So, the next time you find yourself feeling a little depressed, put away your phone and do a little social networking with the Lord…there’s no app for that.


*NOTE: Andrew Zuckerman did not approve the use of the Facebook logo for this post. However, if I ever start making any money from this blog I will take the image down. Until then the warning stays. Consider it free advertising, Mr. Zukerman.



Filed under Christian Living, Culture Wars, Depression

Promoting i4Daily

i4dailyMost of you, especially if you are new subscribers, probably aren’t aware of my photo blog, i4Daily. I’d love for you to check it out sometime.

Here’s the Story…

The iPhone has been a wonderful tool. I have used it for school, work, study (I can access my whole LOGOS library online), video, and photos. It had proved nearly indispensable to my blogging. Therefore, because I take pictures that usually never end up in this blog, I decided to create another one to showcase some daily pics.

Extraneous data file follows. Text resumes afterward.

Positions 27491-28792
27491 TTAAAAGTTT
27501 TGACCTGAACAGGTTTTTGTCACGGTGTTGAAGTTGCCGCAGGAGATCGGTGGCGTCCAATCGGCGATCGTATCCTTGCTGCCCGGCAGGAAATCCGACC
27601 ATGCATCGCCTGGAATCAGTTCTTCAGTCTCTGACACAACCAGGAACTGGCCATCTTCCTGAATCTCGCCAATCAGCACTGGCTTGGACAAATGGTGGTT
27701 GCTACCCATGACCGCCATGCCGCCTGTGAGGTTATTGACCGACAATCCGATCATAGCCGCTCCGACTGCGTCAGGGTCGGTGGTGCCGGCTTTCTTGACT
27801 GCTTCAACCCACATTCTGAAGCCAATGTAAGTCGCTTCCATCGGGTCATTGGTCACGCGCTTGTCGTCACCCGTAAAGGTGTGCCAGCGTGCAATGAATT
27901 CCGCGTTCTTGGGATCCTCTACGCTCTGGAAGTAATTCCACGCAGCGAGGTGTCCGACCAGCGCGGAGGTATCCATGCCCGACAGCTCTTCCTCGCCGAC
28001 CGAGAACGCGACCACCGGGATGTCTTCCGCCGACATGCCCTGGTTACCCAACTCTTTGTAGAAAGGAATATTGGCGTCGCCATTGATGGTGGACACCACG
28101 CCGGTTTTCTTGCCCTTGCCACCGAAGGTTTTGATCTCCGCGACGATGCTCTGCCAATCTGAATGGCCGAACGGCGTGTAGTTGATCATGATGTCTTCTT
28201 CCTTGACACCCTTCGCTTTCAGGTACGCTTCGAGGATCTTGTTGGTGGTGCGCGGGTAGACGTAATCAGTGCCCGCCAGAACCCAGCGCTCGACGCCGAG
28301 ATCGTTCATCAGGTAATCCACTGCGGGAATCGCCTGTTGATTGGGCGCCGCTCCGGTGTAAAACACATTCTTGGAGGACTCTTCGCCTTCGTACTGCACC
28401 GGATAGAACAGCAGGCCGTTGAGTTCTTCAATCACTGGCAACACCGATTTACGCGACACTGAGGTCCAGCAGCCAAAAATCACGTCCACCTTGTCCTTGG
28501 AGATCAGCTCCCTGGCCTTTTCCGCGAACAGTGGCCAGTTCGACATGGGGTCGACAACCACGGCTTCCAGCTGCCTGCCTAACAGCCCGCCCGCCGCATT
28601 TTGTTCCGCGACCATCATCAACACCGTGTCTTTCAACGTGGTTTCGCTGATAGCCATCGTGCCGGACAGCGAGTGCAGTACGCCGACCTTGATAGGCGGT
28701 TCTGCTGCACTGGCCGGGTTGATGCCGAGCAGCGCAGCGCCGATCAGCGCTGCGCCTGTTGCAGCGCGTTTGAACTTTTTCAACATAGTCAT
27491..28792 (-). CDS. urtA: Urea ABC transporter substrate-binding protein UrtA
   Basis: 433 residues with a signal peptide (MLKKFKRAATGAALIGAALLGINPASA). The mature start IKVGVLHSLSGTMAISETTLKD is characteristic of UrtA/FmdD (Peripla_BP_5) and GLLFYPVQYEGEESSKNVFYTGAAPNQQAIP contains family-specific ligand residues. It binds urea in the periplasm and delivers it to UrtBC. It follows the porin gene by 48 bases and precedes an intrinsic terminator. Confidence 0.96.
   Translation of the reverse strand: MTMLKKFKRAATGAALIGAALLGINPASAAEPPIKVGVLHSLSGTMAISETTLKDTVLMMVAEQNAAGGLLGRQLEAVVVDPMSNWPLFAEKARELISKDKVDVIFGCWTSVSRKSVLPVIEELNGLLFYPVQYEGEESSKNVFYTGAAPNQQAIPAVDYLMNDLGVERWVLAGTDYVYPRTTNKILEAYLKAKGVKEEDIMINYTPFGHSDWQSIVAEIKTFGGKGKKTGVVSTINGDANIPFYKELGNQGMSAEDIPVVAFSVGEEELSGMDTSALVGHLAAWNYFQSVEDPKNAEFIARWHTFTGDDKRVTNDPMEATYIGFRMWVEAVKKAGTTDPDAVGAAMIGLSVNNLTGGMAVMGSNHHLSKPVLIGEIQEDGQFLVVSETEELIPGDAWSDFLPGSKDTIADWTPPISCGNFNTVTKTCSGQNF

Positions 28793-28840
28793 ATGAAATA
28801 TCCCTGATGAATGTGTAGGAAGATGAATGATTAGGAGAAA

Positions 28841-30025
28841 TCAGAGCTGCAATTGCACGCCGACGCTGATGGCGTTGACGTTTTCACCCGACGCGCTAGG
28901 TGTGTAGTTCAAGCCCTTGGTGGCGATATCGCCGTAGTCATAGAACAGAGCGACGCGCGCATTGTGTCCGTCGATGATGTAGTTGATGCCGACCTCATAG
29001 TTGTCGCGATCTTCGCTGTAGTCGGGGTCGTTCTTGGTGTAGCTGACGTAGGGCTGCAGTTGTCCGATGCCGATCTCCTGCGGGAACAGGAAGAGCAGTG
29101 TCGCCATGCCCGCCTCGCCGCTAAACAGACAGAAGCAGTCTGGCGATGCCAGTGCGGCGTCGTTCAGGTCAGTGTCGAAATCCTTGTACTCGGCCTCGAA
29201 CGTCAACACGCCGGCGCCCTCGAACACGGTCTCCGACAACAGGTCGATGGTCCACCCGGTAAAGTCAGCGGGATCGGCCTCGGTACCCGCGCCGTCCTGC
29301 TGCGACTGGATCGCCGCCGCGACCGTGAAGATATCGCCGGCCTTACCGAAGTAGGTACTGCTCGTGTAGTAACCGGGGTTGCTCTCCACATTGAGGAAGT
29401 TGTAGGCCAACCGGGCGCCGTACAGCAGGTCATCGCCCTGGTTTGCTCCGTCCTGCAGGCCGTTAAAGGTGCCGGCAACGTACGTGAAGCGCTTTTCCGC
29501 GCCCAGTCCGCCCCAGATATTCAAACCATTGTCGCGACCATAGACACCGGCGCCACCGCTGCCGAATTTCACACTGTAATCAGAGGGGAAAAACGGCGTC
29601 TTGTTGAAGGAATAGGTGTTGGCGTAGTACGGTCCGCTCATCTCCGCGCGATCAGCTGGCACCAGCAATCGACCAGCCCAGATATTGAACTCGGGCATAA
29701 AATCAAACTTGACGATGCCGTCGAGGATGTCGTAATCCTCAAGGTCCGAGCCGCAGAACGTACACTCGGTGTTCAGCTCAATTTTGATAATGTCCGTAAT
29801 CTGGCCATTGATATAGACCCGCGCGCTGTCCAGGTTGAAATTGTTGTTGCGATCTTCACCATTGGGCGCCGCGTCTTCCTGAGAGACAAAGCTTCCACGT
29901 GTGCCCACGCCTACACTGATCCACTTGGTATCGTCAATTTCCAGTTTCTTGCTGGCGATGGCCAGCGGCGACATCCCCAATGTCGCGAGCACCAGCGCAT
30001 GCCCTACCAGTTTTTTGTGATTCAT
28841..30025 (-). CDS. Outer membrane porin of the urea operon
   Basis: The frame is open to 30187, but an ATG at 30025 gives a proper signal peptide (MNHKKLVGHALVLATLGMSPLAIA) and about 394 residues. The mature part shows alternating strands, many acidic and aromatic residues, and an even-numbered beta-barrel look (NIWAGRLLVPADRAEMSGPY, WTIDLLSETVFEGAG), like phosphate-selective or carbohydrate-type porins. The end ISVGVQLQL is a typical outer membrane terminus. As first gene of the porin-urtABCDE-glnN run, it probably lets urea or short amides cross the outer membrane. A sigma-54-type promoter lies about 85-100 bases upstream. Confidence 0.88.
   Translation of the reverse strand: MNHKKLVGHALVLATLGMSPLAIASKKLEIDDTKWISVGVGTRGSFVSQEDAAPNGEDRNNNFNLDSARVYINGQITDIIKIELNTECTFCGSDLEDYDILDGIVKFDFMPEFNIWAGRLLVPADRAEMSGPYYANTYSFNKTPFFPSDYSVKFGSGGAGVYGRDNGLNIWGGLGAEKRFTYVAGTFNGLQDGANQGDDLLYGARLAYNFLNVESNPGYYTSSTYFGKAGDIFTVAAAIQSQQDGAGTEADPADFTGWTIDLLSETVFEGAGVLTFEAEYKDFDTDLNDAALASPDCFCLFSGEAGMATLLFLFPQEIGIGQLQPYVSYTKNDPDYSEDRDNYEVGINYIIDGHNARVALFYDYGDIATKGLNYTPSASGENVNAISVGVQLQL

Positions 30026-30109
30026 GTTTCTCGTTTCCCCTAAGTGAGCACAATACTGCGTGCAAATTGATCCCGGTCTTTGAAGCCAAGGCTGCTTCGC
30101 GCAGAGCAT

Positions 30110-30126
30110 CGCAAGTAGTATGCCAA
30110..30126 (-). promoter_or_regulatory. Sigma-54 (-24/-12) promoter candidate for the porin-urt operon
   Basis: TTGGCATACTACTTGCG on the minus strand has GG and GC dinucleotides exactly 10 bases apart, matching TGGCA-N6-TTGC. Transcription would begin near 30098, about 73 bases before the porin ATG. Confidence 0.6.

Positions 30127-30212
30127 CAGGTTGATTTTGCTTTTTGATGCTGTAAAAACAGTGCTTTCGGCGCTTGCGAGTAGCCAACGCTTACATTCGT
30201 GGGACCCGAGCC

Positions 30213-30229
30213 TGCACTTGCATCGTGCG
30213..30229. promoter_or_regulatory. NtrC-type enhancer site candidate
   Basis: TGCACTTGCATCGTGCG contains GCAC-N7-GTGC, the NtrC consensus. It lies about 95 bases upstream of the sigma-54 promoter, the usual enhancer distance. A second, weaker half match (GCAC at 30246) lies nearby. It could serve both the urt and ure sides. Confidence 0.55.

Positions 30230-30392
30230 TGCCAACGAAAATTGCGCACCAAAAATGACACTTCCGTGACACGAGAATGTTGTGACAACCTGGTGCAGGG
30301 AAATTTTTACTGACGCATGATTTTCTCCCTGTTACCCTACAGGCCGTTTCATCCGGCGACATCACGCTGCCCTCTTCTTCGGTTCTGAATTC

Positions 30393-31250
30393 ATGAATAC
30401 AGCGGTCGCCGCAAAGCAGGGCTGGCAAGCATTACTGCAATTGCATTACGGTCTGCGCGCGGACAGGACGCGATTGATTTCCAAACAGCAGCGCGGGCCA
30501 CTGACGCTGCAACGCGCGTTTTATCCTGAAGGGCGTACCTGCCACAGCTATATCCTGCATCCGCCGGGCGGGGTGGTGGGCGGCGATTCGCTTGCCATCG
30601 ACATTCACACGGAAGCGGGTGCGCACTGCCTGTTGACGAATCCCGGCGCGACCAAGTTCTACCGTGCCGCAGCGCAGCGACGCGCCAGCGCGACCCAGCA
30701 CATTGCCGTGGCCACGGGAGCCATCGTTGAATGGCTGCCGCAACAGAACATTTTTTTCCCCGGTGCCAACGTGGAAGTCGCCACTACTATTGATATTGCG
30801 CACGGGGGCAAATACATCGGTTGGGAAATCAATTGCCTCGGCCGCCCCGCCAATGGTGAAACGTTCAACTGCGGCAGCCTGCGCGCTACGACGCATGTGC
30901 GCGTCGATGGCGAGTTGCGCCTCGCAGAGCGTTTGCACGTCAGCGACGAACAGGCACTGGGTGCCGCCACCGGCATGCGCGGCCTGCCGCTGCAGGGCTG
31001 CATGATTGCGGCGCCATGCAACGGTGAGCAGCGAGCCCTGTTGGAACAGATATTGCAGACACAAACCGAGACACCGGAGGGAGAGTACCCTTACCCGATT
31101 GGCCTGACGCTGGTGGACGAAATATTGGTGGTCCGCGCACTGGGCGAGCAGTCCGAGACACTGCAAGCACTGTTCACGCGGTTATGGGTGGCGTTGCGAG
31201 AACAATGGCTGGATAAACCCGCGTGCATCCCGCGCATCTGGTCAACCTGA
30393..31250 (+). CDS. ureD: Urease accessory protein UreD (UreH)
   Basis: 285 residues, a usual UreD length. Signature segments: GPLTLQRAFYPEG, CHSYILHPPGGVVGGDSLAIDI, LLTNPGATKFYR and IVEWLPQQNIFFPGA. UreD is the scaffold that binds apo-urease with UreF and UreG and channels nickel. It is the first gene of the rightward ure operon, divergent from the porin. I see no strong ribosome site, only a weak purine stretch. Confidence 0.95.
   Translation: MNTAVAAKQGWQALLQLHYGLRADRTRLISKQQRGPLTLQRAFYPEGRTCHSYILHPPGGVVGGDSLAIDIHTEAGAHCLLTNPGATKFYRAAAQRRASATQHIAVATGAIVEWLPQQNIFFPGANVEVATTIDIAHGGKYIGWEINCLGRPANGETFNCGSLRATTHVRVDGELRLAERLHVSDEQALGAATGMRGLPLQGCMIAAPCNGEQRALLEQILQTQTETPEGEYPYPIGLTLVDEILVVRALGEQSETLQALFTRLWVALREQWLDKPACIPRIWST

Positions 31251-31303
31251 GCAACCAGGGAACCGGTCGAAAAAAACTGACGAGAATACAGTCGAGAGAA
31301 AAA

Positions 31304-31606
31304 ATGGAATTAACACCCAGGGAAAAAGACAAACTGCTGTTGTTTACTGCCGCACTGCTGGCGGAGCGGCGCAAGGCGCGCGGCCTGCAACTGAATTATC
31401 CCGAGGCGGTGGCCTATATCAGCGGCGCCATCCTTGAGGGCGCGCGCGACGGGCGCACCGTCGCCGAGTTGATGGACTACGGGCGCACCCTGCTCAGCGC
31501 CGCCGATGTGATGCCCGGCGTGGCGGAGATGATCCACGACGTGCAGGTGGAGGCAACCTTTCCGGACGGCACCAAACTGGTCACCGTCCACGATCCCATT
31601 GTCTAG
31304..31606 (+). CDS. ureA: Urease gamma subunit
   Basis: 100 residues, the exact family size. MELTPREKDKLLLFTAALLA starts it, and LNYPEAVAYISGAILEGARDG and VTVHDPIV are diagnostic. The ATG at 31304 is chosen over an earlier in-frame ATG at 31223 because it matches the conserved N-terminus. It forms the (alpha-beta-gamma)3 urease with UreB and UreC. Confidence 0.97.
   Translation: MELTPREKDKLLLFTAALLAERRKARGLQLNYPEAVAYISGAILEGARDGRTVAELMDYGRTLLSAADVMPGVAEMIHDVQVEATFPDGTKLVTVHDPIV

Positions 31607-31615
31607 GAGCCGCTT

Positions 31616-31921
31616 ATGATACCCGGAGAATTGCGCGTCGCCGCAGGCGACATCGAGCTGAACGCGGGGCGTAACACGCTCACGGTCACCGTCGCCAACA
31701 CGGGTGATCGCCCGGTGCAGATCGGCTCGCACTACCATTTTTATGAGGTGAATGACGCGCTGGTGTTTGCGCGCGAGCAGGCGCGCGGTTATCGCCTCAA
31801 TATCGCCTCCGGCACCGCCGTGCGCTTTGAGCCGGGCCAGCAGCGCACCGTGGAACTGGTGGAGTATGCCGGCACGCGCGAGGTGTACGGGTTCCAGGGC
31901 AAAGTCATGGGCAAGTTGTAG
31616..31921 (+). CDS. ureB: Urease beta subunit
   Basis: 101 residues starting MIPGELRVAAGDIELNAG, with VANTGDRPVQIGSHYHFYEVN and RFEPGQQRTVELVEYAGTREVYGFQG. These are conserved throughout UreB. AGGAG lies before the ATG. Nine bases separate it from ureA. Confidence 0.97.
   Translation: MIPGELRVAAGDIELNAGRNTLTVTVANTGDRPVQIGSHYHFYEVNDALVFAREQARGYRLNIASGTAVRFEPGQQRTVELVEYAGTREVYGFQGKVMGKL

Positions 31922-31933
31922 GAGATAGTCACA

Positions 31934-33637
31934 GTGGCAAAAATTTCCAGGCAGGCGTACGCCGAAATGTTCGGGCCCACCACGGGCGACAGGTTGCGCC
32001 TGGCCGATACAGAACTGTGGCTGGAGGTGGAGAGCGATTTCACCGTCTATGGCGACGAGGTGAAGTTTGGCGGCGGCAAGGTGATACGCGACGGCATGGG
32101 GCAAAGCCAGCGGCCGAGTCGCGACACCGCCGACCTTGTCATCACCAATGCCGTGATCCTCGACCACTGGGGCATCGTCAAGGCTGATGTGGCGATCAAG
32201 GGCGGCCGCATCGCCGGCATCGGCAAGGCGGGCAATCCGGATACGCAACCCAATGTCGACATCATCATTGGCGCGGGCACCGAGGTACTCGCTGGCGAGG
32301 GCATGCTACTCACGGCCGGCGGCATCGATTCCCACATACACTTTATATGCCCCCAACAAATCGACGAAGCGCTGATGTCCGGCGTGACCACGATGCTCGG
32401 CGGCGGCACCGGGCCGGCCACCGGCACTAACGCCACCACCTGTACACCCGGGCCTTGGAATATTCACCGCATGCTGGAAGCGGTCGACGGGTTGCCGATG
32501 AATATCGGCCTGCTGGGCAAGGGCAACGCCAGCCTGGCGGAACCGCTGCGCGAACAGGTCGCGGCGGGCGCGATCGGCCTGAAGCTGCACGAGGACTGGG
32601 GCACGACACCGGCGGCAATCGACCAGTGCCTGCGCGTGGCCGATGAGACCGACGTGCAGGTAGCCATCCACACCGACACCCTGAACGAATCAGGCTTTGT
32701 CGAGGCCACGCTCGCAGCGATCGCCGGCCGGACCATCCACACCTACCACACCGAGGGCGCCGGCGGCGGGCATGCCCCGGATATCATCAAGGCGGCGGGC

Now, rarely do I just post a picture without first using an editing app. The pictures taken on the iPhone 4s are good, but it usually can be tweaked. So, for the most part I use BeFunky for editing.

Therefore, if you have a moment, browse my photos. I have no theme, or anything like that, but some are pretty dadgum good if you ask me. But of course, I’m prejudiced.

Click HERE to visit i4Daily. You can go to the “archive” tab at the top and browse through all the photos from the past. Each has it’s own little story, too.


Filed under General Observations, places